Is That All I Get?
Every time I look at my plate I think, is that all I get? Logically, I know the portion size is right for me, but I want more. My struggle is, how do I match up with what I want versus what my body really needs?
This has been a constant struggle for me, and I’ve tried all the tricks. Use a smaller plate, eat slower, savor my food. They do work, but there’s still that little voice taunting me—more, more, more.
Why do I see a normal portion and feel it’s not nearly enough? I pondered this and realized I’m the child who’s afraid of not getting her share. If I don’t grab it now, it won’t be there later.
My best solution for this is to tell myself that if I’m still hungry I can have more. I strive to eat slowly, savor my food, the textures, tastes, and colors. I drink water in between bites, and I may even get up once or twice to see if I’m still hungry. Many times, I’m full but don’t feel it while I’m sitting down. Once I stand up, it’s like the food settles and I’m full.
Dr. Michelle May, author of Eat What You Love Love What You Eat had this mindful moment on portion size that really helped me. “Your stomach is about the size of your fist so it only takes a handful or two of food to fill it.”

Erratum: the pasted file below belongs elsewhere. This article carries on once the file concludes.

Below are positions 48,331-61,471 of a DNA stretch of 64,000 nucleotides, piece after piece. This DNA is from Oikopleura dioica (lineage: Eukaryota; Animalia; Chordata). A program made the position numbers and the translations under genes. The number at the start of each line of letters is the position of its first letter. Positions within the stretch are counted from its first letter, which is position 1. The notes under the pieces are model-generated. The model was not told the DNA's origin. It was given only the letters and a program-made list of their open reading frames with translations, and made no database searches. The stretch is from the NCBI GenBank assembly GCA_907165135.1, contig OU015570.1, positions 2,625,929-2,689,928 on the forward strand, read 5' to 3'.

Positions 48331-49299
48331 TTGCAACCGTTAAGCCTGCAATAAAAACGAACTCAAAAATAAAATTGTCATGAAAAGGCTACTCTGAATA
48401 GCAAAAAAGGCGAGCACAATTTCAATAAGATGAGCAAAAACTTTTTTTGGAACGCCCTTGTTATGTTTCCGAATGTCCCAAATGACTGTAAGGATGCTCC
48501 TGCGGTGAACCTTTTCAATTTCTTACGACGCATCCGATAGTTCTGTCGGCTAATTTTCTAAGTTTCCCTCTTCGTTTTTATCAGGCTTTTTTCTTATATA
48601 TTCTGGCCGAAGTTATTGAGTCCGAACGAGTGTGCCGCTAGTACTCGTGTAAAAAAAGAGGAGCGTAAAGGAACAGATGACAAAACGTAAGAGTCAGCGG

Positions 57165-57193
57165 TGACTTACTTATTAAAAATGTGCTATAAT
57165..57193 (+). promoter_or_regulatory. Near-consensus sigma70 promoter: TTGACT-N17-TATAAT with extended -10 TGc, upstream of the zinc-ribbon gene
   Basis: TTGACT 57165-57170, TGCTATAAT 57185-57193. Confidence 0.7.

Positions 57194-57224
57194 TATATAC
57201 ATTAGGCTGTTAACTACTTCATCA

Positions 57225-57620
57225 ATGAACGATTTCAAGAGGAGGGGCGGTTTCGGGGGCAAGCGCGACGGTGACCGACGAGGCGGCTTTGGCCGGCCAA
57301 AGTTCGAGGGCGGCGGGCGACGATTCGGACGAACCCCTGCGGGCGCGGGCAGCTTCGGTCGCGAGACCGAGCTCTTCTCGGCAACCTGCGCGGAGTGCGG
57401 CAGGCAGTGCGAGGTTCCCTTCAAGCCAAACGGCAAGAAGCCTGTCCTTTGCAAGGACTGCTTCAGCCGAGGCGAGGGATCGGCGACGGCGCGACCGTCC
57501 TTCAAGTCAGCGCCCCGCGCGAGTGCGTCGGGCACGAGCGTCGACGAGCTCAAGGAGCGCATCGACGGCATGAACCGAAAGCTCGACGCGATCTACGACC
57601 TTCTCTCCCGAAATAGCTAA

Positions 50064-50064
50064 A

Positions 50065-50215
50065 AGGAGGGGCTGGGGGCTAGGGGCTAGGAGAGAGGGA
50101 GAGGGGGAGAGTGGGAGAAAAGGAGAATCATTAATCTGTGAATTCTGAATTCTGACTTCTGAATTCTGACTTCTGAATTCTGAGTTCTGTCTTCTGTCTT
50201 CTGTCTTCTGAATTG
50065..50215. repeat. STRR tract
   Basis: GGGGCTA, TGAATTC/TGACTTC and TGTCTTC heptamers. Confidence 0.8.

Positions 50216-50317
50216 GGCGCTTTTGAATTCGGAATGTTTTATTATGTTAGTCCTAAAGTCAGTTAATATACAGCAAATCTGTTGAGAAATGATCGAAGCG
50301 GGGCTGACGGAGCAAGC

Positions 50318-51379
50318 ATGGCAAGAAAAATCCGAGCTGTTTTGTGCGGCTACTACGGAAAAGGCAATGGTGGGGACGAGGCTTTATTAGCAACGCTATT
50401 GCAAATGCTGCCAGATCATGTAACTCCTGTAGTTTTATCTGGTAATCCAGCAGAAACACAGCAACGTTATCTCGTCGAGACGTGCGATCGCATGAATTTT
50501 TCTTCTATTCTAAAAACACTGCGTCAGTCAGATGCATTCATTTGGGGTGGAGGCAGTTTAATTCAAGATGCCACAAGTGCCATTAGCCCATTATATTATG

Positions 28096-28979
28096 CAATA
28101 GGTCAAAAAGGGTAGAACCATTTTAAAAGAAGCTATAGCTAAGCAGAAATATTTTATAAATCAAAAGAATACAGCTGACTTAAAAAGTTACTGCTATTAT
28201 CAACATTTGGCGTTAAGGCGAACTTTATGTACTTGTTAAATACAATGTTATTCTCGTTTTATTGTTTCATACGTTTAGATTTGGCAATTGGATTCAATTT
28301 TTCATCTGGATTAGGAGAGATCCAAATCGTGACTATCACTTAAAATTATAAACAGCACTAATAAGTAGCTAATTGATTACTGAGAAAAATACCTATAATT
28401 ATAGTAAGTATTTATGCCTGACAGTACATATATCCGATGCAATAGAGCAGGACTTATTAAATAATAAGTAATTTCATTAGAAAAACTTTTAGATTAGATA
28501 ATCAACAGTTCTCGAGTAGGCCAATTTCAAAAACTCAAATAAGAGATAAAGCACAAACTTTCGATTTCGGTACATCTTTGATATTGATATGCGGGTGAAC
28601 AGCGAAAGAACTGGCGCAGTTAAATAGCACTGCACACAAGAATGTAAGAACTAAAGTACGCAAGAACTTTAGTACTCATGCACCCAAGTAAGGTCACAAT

Whenever I’m tempted to overfill my plate, I imagine that fistful of food and it really helps.
There are times when I look at my plate and think there’s no way I can eat all that, but I still want to. For instance, after a couple of hours mountain biking I was going to have a salad, then decided to have a Philly cheese steak sandwich. It came with a huge plate of fries. I ate half of the sandwich (I only needed a quarter because it was so huge) and a portion of the fries. But I wanted every last one of those fries, even though I would be stuffed and uncomfortable.
Instead, I ate a few and I enjoyed every one until I was comfortably full. I still wanted the rest, but I left them and rather than feel deprived, I was satisfied. It’s a start, but I’ve still got work to do.
My goal is to learn to fill my plate without having to stop myself from overfilling it. I’m not there yet. I know I’ll be there when I can look at it, and say, “This is too much food.”